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A sense of belonging

First-generation college students share ACS’s impact

by Linda Wang
October 24, 2016 | A version of this story appeared in Volume 94, Issue 42

Credit: Courtesy of Jeffrey Sams
Sams interned at AkzoNobel this past summer.
Photo of Jeffrey Sams in an industrial lab.
Credit: Courtesy of Jeffrey Sams
Sams interned at AkzoNobel this past summer.

Jeffrey Sams never expected to go to college, much less major in chemical engineering. In fact, Sams was homeless at several points in his life, living in a car with his mother and siblings and later sleeping in an alley. His father was murdered six months before he was born, and his mother worked as a prostitute.

When Sams was in his 20s, he worked multiple low-wage jobs to support his wife and son. “At that point, I wasn’t thinking about the future,” he says. “When you’re working three jobs to survive, you don’t have time to think about the future.”

Today, Sams, who is now 32, is thinking about the future, and that future involves a career in the chemical sciences. He’s currently a senior majoring in chemical engineering at the University of Akron, and he is president of the American Chemical Society student chapter there. This past summer, Sams did a three-month internship at AkzoNobel, working on coatings research.

As a first-generation college student, Sams says that joining ACS has given him a sense of belonging he’s never had and opportunities he’s never imagined. In fact, several first-generation college students told C&EN that by joining ACS, they’ve found a community in chemistry, gained leadership and organizational skills, and learned about different career paths in the chemical sciences.

“Just knowing that other people like chemistry, too, really makes me feel a lot better about choosing this type of career,” says Brea Rivard, a chemistry and applied math double major at the University of New England, who wants to pursue a career in research.

Photo of Brea Rivard standing next to a research poster.
Credit: Courtesy of Brea Rivard
Rivard presented a poster during the ACS national meeting in San Diego.

“I really enjoy all the benefits I get from being an ACS member, like the discounts to go to the national meetings,” she continues. “I will be attending the meeting in San Francisco in April to share the research I did this past summer.” And because she’s of Native American heritage, Rivard plans on applying for a scholarship through the ACS Scholars Program for underrepresented students in the chemical sciences.

Even though nobody in her family had gone to college, Ke’La Kimble always knew she would. “College has always been in the future for me,” she says.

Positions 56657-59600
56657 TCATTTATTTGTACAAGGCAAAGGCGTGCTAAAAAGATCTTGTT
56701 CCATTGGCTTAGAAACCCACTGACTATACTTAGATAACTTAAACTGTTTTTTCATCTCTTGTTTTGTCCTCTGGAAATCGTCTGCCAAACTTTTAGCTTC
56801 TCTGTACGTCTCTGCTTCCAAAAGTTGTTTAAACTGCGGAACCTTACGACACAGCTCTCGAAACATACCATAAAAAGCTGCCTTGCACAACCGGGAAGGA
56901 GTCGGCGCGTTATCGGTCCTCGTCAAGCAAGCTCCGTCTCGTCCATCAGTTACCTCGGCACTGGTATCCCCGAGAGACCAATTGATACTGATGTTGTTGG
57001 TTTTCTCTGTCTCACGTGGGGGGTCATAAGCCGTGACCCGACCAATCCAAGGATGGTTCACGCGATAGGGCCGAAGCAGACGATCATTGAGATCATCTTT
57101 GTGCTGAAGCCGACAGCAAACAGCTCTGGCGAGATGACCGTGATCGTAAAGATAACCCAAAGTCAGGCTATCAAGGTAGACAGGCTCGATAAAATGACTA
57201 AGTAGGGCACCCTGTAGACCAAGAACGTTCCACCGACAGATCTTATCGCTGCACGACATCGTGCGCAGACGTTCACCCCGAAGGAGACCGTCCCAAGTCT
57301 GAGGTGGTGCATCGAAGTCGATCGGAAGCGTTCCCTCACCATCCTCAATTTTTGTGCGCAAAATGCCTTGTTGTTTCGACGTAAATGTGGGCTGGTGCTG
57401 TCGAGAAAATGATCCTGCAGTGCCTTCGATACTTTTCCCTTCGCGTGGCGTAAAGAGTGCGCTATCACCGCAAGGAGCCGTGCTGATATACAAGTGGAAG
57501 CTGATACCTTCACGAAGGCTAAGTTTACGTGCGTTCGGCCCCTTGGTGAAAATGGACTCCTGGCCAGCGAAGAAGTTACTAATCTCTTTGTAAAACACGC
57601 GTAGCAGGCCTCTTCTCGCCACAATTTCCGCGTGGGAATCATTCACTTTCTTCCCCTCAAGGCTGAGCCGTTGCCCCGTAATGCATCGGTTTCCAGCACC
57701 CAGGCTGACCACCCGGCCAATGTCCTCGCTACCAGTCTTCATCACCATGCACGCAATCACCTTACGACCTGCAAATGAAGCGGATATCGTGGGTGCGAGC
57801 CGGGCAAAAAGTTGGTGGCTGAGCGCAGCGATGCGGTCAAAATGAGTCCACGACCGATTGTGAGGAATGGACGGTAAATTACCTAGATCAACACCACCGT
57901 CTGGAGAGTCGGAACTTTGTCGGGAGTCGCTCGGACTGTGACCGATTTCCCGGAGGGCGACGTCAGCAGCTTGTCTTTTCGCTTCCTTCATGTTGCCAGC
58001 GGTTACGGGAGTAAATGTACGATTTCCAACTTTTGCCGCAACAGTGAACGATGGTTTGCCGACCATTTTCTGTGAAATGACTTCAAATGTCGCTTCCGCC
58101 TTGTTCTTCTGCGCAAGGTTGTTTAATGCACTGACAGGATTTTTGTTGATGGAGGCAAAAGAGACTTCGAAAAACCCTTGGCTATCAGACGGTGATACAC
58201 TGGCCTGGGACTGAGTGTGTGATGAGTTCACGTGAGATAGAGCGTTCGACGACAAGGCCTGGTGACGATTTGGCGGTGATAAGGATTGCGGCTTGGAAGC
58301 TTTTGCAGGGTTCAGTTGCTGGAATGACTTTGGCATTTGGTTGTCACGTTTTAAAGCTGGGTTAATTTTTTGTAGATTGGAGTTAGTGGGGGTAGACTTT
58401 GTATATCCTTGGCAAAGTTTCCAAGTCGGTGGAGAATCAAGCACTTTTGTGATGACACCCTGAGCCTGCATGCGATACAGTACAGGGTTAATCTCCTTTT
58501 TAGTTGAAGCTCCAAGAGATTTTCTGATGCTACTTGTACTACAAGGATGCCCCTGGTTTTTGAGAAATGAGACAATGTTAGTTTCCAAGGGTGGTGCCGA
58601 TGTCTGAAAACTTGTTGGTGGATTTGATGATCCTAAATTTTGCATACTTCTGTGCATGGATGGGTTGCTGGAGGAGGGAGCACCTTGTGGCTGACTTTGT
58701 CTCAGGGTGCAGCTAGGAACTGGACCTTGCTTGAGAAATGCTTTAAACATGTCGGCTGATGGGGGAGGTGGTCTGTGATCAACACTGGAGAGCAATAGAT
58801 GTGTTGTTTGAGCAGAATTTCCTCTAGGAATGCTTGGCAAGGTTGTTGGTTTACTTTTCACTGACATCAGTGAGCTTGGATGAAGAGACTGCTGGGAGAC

Credit: Courtesy of Ke’La Kimble
Kimble attends the ACS national meeting in San Diego.
Photo of Ke’La Kimble.
Credit: Courtesy of Ke’La Kimble
Kimble attends the ACS national meeting in San Diego.

Kimble’s mom passed away when Kimble was a toddler, and her dad worked as a truck driver, spending weeks at a time on the road. Nevertheless, she says, “my father was big on education. When he was at work, he would give me vocabulary words to memorize, and we would practice them when he got home from work. He would always leave for two weeks and come home for two days. But I knew my father was doing the best he could to provide for me.” Kimble is now a sophomore chemistry major at Xavier University of Louisiana, and she is active in her ACS student chapter.

“When I became a member of ACS, I realized that chemistry isn’t just working in a lab; there’s so much more to chemistry than meets the eye,” she says. “It has definitely opened up my options.” She plans to go to graduate school and study forensic science. “My goal is to do something that has impact. I have a chance to improve myself and improve the society around me.”

Emily Ankrom, a junior biochemistry major at Waynesburg University, says she didn’t have much exposure to the sciences growing up because her father owned an auto body shop and her mom stayed at home with the kids. In college, she discovered her passion for biochemistry and joined the ACS student chapter.

“I would attend the student chapter meetings, and just being involved in that put me into proximity with other students and professors who have knowledge of what chemists are doing in the real world,” she says. “It made me realize that I was really excited about science and that I wanted to be part of the scientific community.”

As for Sams, a stroke in 2008 set him on a different path in life by preventing him from doing the manual labor jobs he had been doing previously. His doctor recommended that he go back to school to learn some new skills. It was then that Sams learned about a program to be certified as a technician in environmental remediation. After completing that program, he began pursuing an associate’s degree in chemistry at Stark State College. “I really like the challenge that comes with chemistry,” he says.

At Stark State, Sams founded its ACS student chapter. “We started with just me and a couple of other people, and when I left a year and a half later, we were at 30 people,” he says. “We also attended the national meeting in the spring, and the year after that, we received an award for community outreach.”

Now, at the University of Akron, Sams is continuing to grow his community. “As president of the University of Akron student chapter, I’ve gotten our chapter involved with the Akron local section,” he says. “I’ve been attending the local section meetings and trying to get involved there so that, after I graduate, I can stay involved in ACS as a local section member.”



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